In an age where the young justifiably blame the old for the devastation of the planet, this dystopian tale of youthful alienation and environmental apocalypse resonated deeply with me…The story, narrated by the sharp-eyed, cynical Eve, grabbed me from the first paragraph and didn’t let go. While I was sometimes confused by who some of the other children were, the plot and writing kept me hooked. Some passages were so beautiful and captured so clearly my own feelings about what is happening to our planet that I had to copy them into my journal to savor later.
4.0 rating based on 322 ratings (all editions)
Pulitzer Prize finalist Lydia Millet’s sublime new novel—her first since the National Book Award–longlisted Sweet Lamb of Heaven—follows a group of eerily mature children on a forced vacation with their parents at a lakeside mansion. Contemptuous of their elders, who pass their days in a hedonistic stupor, the children are driven out into a chaotic landscape after a great storm descends on the summer estate. The story’s narrator, Eve, devotes herself to the safety of her beloved little brother as events around them begin to mimic scenes from his cherished picture Bible.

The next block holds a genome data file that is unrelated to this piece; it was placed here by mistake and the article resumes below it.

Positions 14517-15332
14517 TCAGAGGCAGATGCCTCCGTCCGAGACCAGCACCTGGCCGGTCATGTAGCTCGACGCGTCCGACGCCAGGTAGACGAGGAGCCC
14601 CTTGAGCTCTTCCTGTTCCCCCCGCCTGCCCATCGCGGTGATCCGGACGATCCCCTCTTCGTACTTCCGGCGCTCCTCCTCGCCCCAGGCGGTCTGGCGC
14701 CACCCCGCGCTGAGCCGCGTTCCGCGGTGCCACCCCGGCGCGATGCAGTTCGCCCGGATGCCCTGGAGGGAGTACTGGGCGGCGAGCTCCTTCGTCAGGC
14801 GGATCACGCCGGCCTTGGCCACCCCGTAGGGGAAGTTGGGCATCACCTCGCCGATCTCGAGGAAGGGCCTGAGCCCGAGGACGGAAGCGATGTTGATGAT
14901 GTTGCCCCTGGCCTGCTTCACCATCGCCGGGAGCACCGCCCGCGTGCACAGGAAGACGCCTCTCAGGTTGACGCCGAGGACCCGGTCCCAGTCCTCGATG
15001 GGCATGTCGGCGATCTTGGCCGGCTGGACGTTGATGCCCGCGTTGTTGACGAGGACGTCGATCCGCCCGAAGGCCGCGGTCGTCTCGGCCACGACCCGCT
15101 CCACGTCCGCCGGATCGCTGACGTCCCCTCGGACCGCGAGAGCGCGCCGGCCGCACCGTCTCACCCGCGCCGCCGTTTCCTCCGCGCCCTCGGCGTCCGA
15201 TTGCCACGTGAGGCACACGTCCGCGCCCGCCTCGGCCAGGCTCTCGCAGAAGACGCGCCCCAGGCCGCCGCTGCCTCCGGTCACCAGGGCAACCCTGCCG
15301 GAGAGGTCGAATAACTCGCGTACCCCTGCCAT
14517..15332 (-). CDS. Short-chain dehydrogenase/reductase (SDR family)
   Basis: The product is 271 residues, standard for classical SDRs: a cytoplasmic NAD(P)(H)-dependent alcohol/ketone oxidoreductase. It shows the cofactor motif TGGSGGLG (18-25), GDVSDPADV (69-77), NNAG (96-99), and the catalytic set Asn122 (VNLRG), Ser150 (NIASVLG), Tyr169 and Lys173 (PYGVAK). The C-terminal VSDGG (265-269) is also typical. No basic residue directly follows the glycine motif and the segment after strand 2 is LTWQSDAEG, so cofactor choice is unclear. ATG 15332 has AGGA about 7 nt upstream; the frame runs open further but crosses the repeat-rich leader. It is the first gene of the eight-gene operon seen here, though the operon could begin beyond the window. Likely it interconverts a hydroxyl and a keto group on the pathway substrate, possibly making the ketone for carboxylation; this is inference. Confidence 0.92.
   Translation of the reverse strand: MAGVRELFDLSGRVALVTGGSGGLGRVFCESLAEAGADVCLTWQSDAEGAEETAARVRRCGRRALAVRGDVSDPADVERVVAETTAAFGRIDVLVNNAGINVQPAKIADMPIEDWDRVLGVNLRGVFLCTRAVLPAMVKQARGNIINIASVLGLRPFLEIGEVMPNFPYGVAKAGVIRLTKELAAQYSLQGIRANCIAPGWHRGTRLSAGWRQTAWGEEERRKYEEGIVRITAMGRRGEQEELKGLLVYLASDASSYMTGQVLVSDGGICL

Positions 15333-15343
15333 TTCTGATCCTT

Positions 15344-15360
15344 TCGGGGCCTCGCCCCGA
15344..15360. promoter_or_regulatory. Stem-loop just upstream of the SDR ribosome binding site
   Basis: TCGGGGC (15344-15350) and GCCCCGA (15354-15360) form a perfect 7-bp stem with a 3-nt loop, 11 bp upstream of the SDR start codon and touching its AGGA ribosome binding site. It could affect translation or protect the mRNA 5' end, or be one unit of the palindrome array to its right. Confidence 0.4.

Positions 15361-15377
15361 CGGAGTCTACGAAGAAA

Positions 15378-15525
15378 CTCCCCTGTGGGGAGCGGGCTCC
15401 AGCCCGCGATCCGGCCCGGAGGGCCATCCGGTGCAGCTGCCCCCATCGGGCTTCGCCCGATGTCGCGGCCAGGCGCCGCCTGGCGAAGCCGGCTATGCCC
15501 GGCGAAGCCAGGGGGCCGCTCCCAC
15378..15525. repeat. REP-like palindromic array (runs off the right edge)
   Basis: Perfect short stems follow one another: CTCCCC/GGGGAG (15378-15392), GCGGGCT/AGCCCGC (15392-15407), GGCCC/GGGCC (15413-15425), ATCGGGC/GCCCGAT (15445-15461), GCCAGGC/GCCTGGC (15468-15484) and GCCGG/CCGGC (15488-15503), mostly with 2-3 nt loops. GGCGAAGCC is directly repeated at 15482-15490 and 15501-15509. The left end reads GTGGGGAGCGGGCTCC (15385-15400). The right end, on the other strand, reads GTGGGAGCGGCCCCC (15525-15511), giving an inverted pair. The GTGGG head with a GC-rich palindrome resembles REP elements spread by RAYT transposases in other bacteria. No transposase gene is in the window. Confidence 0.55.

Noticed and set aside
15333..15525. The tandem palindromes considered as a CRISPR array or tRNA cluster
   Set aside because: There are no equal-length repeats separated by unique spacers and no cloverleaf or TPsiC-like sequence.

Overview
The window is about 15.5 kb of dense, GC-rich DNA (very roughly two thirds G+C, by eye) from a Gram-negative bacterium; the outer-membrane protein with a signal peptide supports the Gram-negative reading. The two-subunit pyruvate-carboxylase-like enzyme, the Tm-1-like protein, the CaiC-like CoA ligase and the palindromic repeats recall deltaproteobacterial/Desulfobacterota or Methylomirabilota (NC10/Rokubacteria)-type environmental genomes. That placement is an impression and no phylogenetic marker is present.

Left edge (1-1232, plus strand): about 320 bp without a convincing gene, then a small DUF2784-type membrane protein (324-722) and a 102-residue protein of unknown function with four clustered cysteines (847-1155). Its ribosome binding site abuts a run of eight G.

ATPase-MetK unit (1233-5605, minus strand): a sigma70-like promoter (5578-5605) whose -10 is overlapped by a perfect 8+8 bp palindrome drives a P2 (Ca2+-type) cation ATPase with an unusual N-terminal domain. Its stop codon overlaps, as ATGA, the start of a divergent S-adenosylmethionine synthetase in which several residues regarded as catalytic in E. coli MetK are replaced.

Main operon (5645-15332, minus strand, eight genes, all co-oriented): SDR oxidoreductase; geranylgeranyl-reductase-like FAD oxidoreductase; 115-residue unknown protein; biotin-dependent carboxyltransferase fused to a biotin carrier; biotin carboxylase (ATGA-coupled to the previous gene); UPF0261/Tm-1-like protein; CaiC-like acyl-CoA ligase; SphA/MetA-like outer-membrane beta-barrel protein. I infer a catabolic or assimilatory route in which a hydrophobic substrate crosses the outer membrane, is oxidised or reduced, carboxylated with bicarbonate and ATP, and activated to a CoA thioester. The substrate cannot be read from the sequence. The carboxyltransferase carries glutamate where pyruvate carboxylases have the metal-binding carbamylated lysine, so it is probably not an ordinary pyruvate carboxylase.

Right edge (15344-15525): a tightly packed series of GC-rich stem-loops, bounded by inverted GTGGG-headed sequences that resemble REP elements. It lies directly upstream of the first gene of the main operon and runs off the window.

Millet, praised as “unnervingly talented” (San Francisco Chronicle), has produced a heartbreaking story of the legacy of climate change denial. Her parable of the coming generational divide offers a lucid vision of what awaits us on the other side of Revelation.